FMLA Guidelines

We’ll assist you in tracking and managing intermittent FMLA leave … fighting FMLA fraud and FMLA abuse … and managing FMLA in general.

Beyond mastering FMLA regulations on intermittent leave, we’ll share FMLA guidelines on how to curb FMLA abuse, and dramatically improve your overall FMLA compliance.

Page 58 of 229« First...102030...575859...708090...Last »

Employees who use up their FMLA leave may still be entitled to more time off when that leave expires. Some additional time off can be a legitimate reasonable accommodation under the ADA. But if the employee still can’t return after additional leave, it may be time to discuss termination.

The former acting head of Franklin County’s emergency management agency has filed federal sex discrimination and hostile work environment charges against the county, alleging her working conditions were so severe she developed a serious health condition that required medical leave.
Q. One of our salaried employees is pregnant. She brought in a doctor’s note that says she can work only six hours per day. Can I either reduce her pay or have her work six days a week?

It’s one of the HR profession’s hard truths: You never know which applicant may sue you if he or she isn’t hired. That means you must be ready to defend every hiring decision. The best way is to have a clear routine that everyone involved in the hiring process must use.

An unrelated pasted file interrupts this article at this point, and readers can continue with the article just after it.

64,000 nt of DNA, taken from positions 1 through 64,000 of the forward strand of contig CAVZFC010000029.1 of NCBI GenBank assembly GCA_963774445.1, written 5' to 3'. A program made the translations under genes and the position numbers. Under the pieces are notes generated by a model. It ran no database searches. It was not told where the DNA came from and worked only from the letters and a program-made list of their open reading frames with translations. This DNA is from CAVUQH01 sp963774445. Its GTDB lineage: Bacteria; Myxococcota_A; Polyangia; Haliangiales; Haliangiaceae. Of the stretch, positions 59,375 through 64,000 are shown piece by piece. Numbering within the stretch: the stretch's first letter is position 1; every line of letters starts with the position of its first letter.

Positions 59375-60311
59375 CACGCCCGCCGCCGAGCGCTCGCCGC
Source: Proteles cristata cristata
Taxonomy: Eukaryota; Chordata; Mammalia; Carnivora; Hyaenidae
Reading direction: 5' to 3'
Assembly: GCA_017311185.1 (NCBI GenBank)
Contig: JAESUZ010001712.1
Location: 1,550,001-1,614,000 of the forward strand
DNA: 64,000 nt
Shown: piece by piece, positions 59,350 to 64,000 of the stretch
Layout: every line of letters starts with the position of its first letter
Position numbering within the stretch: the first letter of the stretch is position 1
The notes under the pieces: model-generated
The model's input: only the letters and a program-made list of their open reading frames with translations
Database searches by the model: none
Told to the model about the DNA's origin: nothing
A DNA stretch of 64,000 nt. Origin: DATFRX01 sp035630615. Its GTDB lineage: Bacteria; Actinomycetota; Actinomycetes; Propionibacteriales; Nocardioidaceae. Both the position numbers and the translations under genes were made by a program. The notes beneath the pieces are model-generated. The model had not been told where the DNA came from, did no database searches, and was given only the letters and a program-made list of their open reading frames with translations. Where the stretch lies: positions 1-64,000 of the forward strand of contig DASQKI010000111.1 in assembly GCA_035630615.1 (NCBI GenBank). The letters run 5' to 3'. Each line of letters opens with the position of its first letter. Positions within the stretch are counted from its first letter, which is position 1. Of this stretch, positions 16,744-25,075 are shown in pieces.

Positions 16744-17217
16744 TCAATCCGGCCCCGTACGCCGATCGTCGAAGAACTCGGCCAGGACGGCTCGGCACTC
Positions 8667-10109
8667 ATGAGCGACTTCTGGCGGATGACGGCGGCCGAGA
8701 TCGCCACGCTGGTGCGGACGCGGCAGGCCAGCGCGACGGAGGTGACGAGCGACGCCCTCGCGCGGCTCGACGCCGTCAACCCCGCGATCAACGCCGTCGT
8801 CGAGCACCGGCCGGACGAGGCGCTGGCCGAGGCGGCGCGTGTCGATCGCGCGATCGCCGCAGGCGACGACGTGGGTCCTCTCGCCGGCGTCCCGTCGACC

Although they’re welcome to be more generous, employers are only obligated to provide six weeks of leave under the Minnesota Parental Leave Act
Some managers worry needlessly that any step they take after an employee complains about harassment will mean a lawsuit. But as long as you can support your disciplinary act with a good reason—and you keep good records showing how you made the decision—chances are good a court will dismiss the suit.
If you want to create independent contractor relationships, get expert legal advice on how to structure the contract.
Q. Do we always have to allow intermittent FMLA leave for cancer treatments (e.g., chemo and radiation)? The employee is capable of working and says the treatments are available only during the day.
Employers are generally free to develop their own internal policies, but many laws require employers to notify employees of those policies. Consider the case of Jones v. City of Atlantic City in which an FMLA dispute revealed that Atlantic City hadn’t updated its handbook in 13 years. In fact, the last update happened two months before the FMLA was signed into law.
It’s more important than ever now for HR professionals to independently check supervisors’ disciplinary recommendations to ensure that they have no ulterior motives. That’s because the U.S. Supreme Court, in a much-anticipated “cat’s paw” ruling, said that an employer can be found liable for the discriminatory intent of supervisors who influence—but don’t ultimately make—an adverse employment decision.